Furloughed B&H workers accuse company of discrimination
Some furloughed employees at B&H Photo Video fear that they recently lost their jobs for good — and claim it’s because they reported unsafe working conditions during the coronavirus outbreak.
After complaining about the company’s handling of the pandemic back in March — including packed indoor prayer services for its ultra-religious Jewish workers — some workers have spotted what look like postings for their jobs online. It’s a position they wouldn’t be in, they suspect, if they were part of the company’s inner circle of Hasidic Jewish staffers, who they say get special treatment.
“They definitely used COVID as a cover to eliminate some of us,” said Dan Wagner, a nearly six-year veteran of the famed New York tech retailer, which is known for its conveyor-belt system of moving merchandise around its three-story megastore on West 34th Street and Ninth Avenue.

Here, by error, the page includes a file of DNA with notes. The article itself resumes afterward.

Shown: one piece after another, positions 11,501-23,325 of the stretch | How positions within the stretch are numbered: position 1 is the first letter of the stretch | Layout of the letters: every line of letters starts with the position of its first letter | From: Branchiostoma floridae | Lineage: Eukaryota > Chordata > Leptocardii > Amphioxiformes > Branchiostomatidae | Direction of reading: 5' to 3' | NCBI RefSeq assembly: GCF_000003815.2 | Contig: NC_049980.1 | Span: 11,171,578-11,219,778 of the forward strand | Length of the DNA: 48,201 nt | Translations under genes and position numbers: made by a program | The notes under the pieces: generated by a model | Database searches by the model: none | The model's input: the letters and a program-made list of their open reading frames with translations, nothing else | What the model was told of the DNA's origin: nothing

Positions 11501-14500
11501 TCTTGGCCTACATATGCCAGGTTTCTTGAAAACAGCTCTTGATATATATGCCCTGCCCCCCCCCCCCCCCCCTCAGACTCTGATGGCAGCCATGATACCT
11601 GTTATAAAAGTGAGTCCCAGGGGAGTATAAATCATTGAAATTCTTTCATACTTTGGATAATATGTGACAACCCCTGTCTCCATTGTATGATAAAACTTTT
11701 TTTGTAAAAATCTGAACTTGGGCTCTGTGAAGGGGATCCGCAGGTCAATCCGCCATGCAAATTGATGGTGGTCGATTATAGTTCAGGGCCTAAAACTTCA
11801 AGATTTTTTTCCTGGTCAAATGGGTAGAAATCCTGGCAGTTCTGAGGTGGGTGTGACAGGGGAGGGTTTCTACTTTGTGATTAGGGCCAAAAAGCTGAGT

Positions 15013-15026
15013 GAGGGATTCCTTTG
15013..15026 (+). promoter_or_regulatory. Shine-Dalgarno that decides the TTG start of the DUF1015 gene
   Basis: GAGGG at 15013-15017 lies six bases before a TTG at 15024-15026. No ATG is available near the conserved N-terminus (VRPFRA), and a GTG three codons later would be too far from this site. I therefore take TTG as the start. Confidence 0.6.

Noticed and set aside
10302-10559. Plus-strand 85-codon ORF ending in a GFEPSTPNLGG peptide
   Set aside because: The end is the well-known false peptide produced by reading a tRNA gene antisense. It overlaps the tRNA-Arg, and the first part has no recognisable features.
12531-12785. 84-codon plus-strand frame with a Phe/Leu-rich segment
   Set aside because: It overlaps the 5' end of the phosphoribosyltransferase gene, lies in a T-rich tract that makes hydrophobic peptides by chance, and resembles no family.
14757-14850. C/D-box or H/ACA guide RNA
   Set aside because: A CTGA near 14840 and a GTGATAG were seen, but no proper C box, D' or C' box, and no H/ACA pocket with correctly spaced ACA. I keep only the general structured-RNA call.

Wagner, a professional photographer who worked as a product description writer for B&H, says he believes he has not been asked back to work after he raised a fuss in March about the daily prayer services, which took place in the company’s lunch rooms.
“I told HR that people shouldn’t congregate,” Wagner said, adding that B&H later announced in a newsletter that two workers who had attended the prayers had died from the virus in late March.
Wagner also repeatedly pressed B&H for information after learning that a fellow staffer on another floor had contracted the virus, he said. “I believe they retaliated against me for ...
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